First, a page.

Who's The Daddy: Weekend away spoilt by train journey from hell
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Anyone who has had the misfortune to travel by rail over the last few years, brothers and sisters, I feel your pain. Four years ago I had to use it to get to work every day for three months after an accident meant I couldn’t drive, and I’m not ashamed to say it broke me.
Last weekend me and the boss planned a weekend away in Edinburgh, just the two of us, but we made the schoolboy error of booking tickets on an Avanti train. Oh boy, what a mistake that was. Incidentally, did you know that Avanti is Italian for “incompetent”, “inexcusably late” or “cancelled”?
It was due to leave Lancaster station at 10.09, and after lots of announcements about the line being blocked by a broken down freight train near Oxenholme, and then loads more saying there was no further information, we boarded at 12.09, Avanti closed the buffet car at 12.30 (good work, fellas. Are you trying to antagonise your paying customers on purpose?) and we eventually departed Lancaster station at 1.17pm. Just the 187 minutes late. Which then unexpectedly terminated in Carlisle, where Avanti turfed us all off.
Then an hour of chaos, where nobody from Avanti seemed to know what was happening, until a rumour spread that there was a replacement bus service to Edinburgh. So we saw a long queue, joined it, then two-and-a-half hours later (and six hours late) we arrived in Scotland’s capital city. Honestly, I’ve seen toddlers’ Fisher-Price My First Train Sets run more competently.
Things go wrong. Train breakdowns and bad weather. We all get that. But what’s unacceptable from Avanti is not telling its passengers what’s happening, when they’re stranded miles from home, some with small children and babies, travelling alone or with a (now missed) flight to catch at the other end.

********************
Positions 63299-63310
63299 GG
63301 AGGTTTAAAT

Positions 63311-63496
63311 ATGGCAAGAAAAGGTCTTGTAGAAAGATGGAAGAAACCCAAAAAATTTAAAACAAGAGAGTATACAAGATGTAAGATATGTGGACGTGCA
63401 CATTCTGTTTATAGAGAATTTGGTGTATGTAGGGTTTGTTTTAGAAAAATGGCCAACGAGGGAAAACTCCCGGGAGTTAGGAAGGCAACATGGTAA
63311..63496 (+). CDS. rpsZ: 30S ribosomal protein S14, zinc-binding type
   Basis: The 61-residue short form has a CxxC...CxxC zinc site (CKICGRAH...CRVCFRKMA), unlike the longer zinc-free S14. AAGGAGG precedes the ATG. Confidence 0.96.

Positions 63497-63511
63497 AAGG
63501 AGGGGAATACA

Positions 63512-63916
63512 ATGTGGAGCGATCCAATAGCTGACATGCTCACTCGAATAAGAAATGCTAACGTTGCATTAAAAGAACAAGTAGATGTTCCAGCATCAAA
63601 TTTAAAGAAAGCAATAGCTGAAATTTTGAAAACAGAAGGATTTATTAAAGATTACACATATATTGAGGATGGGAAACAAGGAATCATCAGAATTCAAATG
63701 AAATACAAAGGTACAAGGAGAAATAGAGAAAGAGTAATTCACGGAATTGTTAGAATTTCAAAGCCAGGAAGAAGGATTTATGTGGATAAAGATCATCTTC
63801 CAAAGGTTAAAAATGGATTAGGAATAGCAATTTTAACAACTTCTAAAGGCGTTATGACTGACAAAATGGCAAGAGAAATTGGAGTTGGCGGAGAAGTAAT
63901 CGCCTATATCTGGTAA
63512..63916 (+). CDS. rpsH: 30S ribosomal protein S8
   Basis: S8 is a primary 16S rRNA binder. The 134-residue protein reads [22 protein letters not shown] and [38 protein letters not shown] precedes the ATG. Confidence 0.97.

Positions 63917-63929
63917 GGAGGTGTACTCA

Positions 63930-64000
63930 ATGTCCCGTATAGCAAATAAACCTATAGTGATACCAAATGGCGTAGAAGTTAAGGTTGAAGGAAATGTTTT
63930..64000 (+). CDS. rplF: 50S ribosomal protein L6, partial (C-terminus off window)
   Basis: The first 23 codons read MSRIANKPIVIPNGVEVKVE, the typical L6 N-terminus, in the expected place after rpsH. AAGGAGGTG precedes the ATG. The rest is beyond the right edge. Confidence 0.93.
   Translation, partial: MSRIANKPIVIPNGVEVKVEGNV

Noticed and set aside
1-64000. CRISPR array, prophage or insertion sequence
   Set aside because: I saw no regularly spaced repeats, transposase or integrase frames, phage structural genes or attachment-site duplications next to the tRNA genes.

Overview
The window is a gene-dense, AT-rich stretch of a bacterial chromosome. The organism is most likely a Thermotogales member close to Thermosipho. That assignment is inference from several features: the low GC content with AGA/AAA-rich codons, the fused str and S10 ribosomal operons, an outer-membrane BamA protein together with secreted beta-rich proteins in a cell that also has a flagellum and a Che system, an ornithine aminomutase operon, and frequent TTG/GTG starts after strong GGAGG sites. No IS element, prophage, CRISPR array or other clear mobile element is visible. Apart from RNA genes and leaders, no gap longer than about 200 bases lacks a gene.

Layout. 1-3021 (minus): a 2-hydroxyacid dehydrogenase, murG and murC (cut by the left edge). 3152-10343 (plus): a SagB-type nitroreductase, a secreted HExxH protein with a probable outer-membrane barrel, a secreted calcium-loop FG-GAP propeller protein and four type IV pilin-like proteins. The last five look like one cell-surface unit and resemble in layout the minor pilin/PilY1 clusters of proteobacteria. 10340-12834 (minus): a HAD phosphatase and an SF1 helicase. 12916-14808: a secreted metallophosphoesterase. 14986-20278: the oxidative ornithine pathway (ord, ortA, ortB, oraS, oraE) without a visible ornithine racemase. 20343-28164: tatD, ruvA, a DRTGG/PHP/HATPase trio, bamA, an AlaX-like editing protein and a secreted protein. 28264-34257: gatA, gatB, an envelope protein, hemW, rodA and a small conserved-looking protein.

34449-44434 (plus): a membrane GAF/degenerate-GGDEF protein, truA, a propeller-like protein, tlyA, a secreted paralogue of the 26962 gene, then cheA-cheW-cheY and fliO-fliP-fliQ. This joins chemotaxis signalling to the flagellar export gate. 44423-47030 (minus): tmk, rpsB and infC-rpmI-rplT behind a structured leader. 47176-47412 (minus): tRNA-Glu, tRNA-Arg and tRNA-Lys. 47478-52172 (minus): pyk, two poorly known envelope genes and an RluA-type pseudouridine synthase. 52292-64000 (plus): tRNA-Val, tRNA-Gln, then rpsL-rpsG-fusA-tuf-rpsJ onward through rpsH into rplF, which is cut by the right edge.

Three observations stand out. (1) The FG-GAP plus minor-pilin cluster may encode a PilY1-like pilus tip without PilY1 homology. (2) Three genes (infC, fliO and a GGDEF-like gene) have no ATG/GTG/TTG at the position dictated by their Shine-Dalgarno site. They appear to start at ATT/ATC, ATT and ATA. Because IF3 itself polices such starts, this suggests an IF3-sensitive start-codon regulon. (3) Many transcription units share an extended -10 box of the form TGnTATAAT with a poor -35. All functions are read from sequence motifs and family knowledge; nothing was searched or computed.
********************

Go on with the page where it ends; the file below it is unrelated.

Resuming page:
It was only down to the calmness and good humour of the hundreds of massively inconvenienced passengers, whose only common bond was having the misfortune to book tickets on an Avanti train, that there wasn’t some real bother.
Avanti said everyone was entitled to claim 100 per cent of their fare through its Delay Repay service on its website, which is as complicated and convoluted as possible, probably in the hope the vast majority of disgruntled passengers will give up. And dealing with its customer helpline is like an episode of The Crystal Maze.
When we finally got to Edinburgh we had the most wholesome weekend imaginable, visiting Holyrood Palace, Edinburgh Castle and the National Gallery, without setting foot in a bar or a shop. Surely some sort of record for a middle-aged couple.
The journey home with TransPennine Express was frictionless, unremarkable and took just over two hours. Operator of Last Resort? Avanti, how the hell you kept your contract, God only knows. Poll Tax riots are organised more professionally than you.
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